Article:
So far, the rules -- weak and inconsistent as they may be -- have never been broken. Neither the Dutch virologist who created the roughly 90 percent mammalian transmissible form of superkiller H5N1 bird flu, nor the researchers who published a botulism cookbook -- and not even the scientists who re-created the horrible 1918 flu virus or the fellows who constructed a polio virus from scratch -- broke any existing rules. In every case, the researchers consulted with approval committees, sent their papers off when asked for review to various government committees, and then published their work openly in major scientific journals.
The problem is that there are no consistent, internationally agreed-upon regulations governing synthetic biology, the extraordinarily popular and fruitful 21st-century field of genetic manipulation of microorganisms. The chief agreement governing bioweapons work is the Biological Weapons Convention (BWC) which was created in the early 1970s as a bilateral accord between U.S. President Richard Nixon and Soviet Premier Leonid Brezhnev. Entered into force in 1975, the BWC now has 165 states that are party to it. Clinton's now-infamous Dec. 7 speech in Switzerland was to a BWC gathering. The institution's current president is Paul van den Ijssel of the Netherlands, Fouchier's home country. Van den Ijssel advocates "ambitious realism" in pursuit of policies that can make the BWC an effective instrument for control of dangerous science, terrorism, and biological weapons. His ambition is to modernize the BWC, giving it long-sought teeth for verifying weapons violations and monitoring compliance. Currently the BWC is toothless.
At the BWC's creation in 1975, biologists were just beginning to figure out so-called genetic engineering, moving genes from one bacterial species to another, typically using viruses as the vehicles on which the targeted gene hitchhiked from cell to cell. It was tedious work that was prone to contamination, and few political leaders had even a vague comprehension of what the scientists were up to. As a result, in its conception the BWC framed the bioweapons question in classic nation-state conflict terms. In many ways the original BWC bore more resemblance to nuclear weapons treaties than anything else, imagining stockpiles of vats full of dangerous microbes under the possession of national armies and "weaponized" to be hurled at enemy territories in some vague concept of biological warfare. The conceit was so crude and nightmarish that most political leaders and their intelligence advisors for decades dismissed the entire biowarfare notion as a ridiculous fantasy. The most common cry from skeptics was that no country would use biological weapons because they might kill more of their own people than the toll the microbes would take among the enemy. The microbes, it was thought, were uncontrollable and therefore unusable.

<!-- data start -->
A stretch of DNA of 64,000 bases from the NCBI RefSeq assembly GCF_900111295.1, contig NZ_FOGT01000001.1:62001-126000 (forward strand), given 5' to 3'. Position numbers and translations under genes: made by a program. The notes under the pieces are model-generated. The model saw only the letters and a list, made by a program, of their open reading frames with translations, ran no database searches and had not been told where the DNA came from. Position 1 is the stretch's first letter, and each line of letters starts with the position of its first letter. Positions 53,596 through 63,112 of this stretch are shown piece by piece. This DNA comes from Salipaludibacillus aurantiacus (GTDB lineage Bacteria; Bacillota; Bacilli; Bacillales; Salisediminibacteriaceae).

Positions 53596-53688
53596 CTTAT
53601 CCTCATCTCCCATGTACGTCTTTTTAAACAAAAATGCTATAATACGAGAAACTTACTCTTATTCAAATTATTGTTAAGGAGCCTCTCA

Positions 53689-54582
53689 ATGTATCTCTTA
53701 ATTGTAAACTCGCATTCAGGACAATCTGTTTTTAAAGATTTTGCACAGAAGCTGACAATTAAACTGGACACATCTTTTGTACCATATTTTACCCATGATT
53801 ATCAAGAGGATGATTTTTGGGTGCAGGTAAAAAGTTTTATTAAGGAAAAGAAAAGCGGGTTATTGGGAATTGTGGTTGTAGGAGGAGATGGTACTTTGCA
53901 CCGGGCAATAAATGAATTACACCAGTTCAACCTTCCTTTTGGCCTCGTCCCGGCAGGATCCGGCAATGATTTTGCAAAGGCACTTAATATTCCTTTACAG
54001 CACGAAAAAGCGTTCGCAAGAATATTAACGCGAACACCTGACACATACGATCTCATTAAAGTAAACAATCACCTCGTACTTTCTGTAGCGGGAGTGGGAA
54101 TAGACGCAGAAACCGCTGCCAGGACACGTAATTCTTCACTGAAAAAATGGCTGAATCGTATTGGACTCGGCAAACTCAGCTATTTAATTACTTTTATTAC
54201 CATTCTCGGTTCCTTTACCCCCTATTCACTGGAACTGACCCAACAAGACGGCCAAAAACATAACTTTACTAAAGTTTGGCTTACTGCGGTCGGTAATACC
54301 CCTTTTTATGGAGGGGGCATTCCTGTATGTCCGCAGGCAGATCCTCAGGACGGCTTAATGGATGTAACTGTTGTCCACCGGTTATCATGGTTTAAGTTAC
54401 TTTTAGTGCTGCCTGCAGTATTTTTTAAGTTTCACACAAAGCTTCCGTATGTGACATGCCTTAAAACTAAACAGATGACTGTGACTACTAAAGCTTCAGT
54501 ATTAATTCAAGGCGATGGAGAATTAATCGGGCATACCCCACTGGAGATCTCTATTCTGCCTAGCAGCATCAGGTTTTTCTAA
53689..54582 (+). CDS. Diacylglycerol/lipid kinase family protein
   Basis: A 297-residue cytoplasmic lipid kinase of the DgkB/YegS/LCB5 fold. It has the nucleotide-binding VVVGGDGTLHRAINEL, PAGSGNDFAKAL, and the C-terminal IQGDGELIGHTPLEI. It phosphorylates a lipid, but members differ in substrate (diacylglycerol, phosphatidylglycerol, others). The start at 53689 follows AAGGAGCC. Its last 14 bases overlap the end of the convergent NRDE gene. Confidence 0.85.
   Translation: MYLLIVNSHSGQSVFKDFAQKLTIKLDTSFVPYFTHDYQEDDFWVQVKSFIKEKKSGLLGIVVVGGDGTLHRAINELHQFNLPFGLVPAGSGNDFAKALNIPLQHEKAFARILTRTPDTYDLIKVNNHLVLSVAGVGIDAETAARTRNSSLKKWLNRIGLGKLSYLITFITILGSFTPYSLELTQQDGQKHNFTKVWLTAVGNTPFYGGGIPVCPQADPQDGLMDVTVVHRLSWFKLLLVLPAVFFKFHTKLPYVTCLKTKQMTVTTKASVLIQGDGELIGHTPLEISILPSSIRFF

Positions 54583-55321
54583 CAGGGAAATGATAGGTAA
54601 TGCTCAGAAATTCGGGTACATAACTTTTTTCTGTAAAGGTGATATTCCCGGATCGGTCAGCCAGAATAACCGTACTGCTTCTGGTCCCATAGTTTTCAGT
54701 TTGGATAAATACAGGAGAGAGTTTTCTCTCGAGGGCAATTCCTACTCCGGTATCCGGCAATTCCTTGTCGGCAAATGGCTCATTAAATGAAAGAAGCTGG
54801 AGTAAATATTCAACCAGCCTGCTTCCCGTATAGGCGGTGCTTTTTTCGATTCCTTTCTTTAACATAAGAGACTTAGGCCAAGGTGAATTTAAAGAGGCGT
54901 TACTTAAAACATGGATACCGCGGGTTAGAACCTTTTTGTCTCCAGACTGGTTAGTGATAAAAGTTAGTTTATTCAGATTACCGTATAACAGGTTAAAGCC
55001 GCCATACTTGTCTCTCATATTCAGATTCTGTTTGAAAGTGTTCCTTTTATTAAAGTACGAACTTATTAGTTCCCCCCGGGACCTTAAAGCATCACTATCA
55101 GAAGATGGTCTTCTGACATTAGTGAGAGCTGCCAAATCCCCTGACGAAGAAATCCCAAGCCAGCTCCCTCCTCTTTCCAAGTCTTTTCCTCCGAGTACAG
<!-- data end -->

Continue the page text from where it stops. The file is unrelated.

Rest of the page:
As I describe in detail in my new book, I Heard the Sirens Scream, the 9/11 attacks and 2001 anthrax mailings shook political establishments worldwide out of their complacencies. The United States, in particular, has spent trillions of dollars over the last decade in anticipation of bioterrorism, buying vaccines, treatments, alleged detection devices, and protective gear for civilian and military first-responders; staging drills and war-games scenarios; and practicing mass-casualty care in hospitals all over the country. On the civilian side alone, 2010 spending topped $5 billion, most directed to the National Institutes of Health (NIH) and Centers for Disease Control and Prevention (CDC) for research on specific microbes.
At the behest of President George W. Bush's administration, the CDC created a list of organisms and biotoxins considered possible weapons and encouraged a vast research-and-development effort. The numbers of biodefense centers, featuring high-security laboratories and stockpiles of the world's deadliest microbes, mushroomed over the last decade from an easily named handful to hundreds around the world, far too many meeting Biosafety Level (BSL) 3 or 4 standards. (Most biology research is conducted in lower-security facilities, but many universities and governments now have BSL-3 setups.) The flu experiments at Erasmus and the University of Wisconsin were executed in such settings. Researchers wear basic protective gear, and the actual microbes are held behind a glass barrier in a specially vented negative pressure space that sucks up all errant germs into a filter system. As added protection, the researchers breathe air that is pumped into their masks from a separate, safe source.
BSL-4 facilities are far more difficult to work in, more costly, and theoretically more secure. The scientists wear spacesuits and toil inside a facility that is itself nested inside at least one other secure layer. All air, food, water, and products are hygienically processed going into the lab and cleaned or destroyed rather than exiting the facility. Only the humans may freely leave the laboratory's confines. Yet despite all the security and protections provided by BSL-3 and -4 facilities, leaks and accidents have happened.
Remarkably, influenza research of all kinds -- including creation of superbugs -- is classified as BSL-3, and the Erasmus and Wisconsin facilities did their work in basic vented labs located on campuses. Fouchier did not blithely wade into his flu experiments, as some news reports have claimed, but followed all rules governing biosecurity in the Netherlands. In 2008, the Royal Netherlands Academy of Arts and Sciences released its Code of Conduct for Biosecurity, stipulating what types of science, under what conditions, can be executed and published by Dutch researchers. Fouchier very strictly adhered to the Dutch code.